3 Easy Tips To Keep Your Heating Bill Down

When the elderly live alone, their children worry about their HVAC systems, especially in extreme weather. Find ways a contractor can help your loved one here.

About Me
Keeping Grandma Warm This Winter

Growing up, I practically lived at my maternal grandparents’ home. I ate most of my meals at this cozy, brick house in the country. My grandmother spoiled me when I was young. Every weekend, she took me shopping with her. And, I usually came home with something new. My grandfather played catch and checkers with me often. He was always a wonderful listener as well. Sadly, my grandpa passed away right before my thirteenth birthday. My grandma still lives in the house she shared with my granddad. During the winter, she used to build fires in her fireplace. However she relies exclusively on her central heating and air conditioning unit now. On this blog, I hope you will discover the ways an HVAC contractor can help keep your elderly loved ones warm this winter.

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3 Easy Tips To Keep Your Heating Bill Down

16 January 2019
 Categories:
, Blog


If your monthly heating bill is causing you heat up a bit yourself, it might be time to take a look at how you can make your heating system run more efficiently. Here are a few DIY tips to keep in mind that should help keep your energy costs down all winter long:

Invest in a Space Heater or Two

If you spend most of your time in one area of the house, consider investing in a space heater for that particular area. This might allow you to close the vents in the other rooms throughout your house or even shut off your heating system entirely for a little bit if you plan on sitting right on top of the heater. Yes, space heaters use electricity and that will cost energy, but the cost of running one or two small space heaters is certainly going to be less than what it costs for your HVAC system to keep the entire house warm.

Add Your Own Insulation

If your house has faulty insulation, you'll want to get that fixed by an expert. Even with good insulation, however, there are additional things you can do to help keep your airflow from leaking in or out of the house.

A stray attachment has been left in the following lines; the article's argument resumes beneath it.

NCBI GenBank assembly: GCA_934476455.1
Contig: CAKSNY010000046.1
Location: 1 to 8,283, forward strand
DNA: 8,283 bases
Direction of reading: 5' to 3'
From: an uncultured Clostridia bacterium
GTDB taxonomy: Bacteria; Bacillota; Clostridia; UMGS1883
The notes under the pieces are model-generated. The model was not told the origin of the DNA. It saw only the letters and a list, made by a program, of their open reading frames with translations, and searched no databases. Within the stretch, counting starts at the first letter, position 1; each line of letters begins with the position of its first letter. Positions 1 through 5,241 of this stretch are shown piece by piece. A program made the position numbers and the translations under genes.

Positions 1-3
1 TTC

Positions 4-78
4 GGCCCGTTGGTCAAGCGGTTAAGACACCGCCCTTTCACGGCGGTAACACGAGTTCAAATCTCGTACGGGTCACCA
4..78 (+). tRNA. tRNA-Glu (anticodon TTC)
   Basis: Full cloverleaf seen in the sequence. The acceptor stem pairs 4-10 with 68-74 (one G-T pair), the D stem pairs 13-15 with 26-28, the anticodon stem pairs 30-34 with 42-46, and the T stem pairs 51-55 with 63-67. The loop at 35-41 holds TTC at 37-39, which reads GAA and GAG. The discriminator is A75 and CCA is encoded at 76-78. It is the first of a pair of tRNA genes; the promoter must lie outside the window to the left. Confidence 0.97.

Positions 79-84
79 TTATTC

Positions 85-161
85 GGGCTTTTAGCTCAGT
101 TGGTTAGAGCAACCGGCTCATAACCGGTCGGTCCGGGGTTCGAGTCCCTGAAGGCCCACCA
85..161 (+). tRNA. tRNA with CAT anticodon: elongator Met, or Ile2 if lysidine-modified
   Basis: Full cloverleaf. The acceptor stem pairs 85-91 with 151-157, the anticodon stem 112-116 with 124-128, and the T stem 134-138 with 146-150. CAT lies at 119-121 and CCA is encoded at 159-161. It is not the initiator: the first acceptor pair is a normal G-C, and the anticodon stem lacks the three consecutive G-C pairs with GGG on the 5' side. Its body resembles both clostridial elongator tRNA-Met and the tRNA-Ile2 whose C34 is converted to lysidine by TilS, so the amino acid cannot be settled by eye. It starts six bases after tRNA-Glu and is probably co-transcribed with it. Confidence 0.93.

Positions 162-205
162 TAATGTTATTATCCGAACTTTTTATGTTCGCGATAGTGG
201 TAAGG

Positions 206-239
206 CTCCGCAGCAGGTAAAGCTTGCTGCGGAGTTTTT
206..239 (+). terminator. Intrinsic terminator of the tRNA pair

One idea is to install a new set of blinds and curtains on every window and keep them drawn if you are not in the room. The additional material or fabric will act as a buffer that keeps cool air out and the warm air from your heater inside the house.

If you notice a drafty window or two, you could use a t-shirt or some other kind of fabric along the bottom to try and give yourself a temporary fix. For best results though, you'll want professional help.

Don't Heat Your Home When You're Not in It

Are you still using a standard thermostat that keeps the temperature in your house the same 24 hours a day, 7 days a week? By switching to a programmable thermostat, you can begin making some serious adjustments to the temperature when the house is not in use. Allow the heater to turn off and take a break while you are at work, but have it automatically turn back on maybe an hour or so before you leave the office. Allowing your heating system to shut down, even for a little bit every now and then, can reduce long term wear and tear and also save you money on energy costs.

For best results, contact a heating service professional to have your system inspected at least once a year.